Tales From A Rhapsody In Blue.

Chelsea vs. Swansea City : 13 September 2014.

At the top of the Premier League table, two teams stood alone, perfect and unblemished. In first place were Chelsea with nine points out of a possible nine. In second place, marginally behind on goal difference, came Swansea City also with nine points out of nine. The fixture between the two sides would pit the best team in England against the best team in Wales. Just before the fixture list became enriched with European adventures, here was a chance for us to move ahead, to keep gathering points before winter, to keep the momentum rolling.

I had left the pub earlier than usual. I approached the West Stand and soon set my gaze on the nearest programme seller. I was warmed to see that the club had decided to adorn the match programme with the jovial face of the late Lord Attenborough. The monthly club magazine, on sale at the same stall, also contained an image of our former Life President on the front cover.

I smiled.

I also smiled when I overheard a Chelsea supporter explain to a friend, in revered tones, how Lord Attenborough had helped deter potential developers from ending Chelsea’s presence at Stamford Bridge by not selling his shares in his beloved club.

It had been a typical Chelsea pre-match. I had travelled up from Somerset with PD and LP. The beer garden in the pub had been heaving with fellow supporters. A friend from the US, Scott, had called in for a couple of pints, a chin-wag, and had left with a couple of small metallic pin badges – two for a fiver – from the young chap who often sells them in a few of the local pubs on match days, and also a couple of Chelsea stickers, which a mate has produced, and which will decorate away ends the length and breadth of UK and beyond in increasing numbers this season.

“Chelsea Football Club – Ruining Football Since 2003.”

There had been genuine surprise in the pub that Frank Lampard was starting for Manchester City in their game at Arsenal. I had previously wondered if he would start any games at all. By the time I had reached the concourse in the MHU, Arsenal and City had shared the points in a 2-2 draw.

“Good result, that.”

I was inside, chatting to Tom, as early as 2.35pm. I was amazed how few spectators were inside. The players, wearing those training tops which bear too much of a resemblance to the jade away shirts from 1986 for my liking, quickly disappeared after a pre-match stretch. I quickly skimmed the programme, and then looked up once more; all of a sudden, the stands had filled. There were around two thousand away fans in the opposite corner. There was just one flag though and it made me chuckle; a blue and white Scotland flag, no doubt showing solidarity with that country’s imminent vote for independence.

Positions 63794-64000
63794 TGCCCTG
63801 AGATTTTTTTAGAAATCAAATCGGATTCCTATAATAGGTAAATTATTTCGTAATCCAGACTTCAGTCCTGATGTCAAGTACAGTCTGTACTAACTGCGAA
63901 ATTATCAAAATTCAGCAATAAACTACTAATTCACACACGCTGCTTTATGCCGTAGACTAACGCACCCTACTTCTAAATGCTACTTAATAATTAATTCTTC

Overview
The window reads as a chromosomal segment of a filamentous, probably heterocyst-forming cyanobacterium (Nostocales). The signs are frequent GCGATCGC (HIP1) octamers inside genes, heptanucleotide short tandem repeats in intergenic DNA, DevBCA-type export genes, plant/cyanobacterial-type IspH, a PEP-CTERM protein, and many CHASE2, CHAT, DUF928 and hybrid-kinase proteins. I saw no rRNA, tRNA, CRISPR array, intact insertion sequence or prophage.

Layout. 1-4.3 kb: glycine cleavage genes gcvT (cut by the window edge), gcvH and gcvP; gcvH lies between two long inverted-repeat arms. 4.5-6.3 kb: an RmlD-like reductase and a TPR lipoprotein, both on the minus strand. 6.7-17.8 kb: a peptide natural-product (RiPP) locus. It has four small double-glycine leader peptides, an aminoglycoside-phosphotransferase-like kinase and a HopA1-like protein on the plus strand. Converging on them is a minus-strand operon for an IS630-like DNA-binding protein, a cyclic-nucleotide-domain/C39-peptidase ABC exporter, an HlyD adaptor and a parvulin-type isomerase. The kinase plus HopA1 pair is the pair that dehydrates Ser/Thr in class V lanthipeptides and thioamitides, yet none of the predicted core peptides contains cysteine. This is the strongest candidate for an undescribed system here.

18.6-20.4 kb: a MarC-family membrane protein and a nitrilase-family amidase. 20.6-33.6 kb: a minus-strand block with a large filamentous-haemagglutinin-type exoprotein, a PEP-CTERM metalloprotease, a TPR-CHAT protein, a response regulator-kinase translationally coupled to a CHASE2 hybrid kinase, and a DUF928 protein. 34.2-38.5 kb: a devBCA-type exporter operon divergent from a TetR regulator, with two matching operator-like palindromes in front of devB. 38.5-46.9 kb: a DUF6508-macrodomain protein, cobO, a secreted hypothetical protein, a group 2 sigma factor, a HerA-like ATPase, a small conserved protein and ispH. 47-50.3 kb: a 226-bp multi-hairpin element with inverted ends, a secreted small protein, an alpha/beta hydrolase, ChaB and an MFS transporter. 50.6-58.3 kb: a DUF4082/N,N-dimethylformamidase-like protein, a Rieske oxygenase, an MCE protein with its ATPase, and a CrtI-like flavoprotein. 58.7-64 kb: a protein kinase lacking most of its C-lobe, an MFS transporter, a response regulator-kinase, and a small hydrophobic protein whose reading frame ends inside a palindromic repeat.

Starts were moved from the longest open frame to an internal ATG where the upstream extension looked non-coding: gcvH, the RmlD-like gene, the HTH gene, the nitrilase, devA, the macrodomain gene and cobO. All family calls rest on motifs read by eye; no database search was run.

Annoyingly, around four rows of some two hundred seats were unused in the Shed Upper; the ones above the Swansea City fans in the extended area of the lower tier. Weird; I always thought that away fans could either have 3,000 or 1,400, not a “sale or return” policy on the larger amount.

There was sun, but clouds too.

I studied the Chelsea team; an unchanged defence, but with two alterations in midfield from the fire-cracker at Goodison.

And what a bench.

Neil Barnett spoke about former players Pat Nevin, Mickey Thomas and Paul Canoville being present in the stadium, and there was a little cheer from the home stands, but the mood of the spectators changed as the players from both sides slowly walked towards the centre-circle.

Images of Lord Attenborough danced on the large TV screen above the Swansea fans as Neil began a short eulogy in memory of one of our finest and most esteemed supporters. Rather than somber silence, which used to be the norm until around ten years ago, the packed stands echoed to the sound of rapturous applause.

And I found myself smiling throughout; here was a life to truly cherish, a life lived to the full, a life of many magnificent accomplishments, a life full of fun, and a life to be praised.

Stamford Bridge will not be the same – Chelsea Football Club will not be the same – without you.

May you rest in wonderful royal blue peace.

The game began and it was the away team, dressed in red and black, who started brightly. After a couple of chances were shared, the impressive Ki Sung-Yeung played in Taylor, whose low ball in to the “corridor of uncertainty” caused a retreating John Terry to stab at the ball in an attempted clearance. We watched in horror as the ball spun into the goal, past Courtois, and JT slammed his forearm down on the turf in exasperation.

1-0 to the Welsh.

“We are topoftheleague, say wearetopoftheleague.”

I’ve said it before, and I’ll say it again; why do fans of any team adopt a Geordie accent when they sing this?

Swansea’s early lead was a wake-up call.

“They’ve been threatening” I admitted to PD.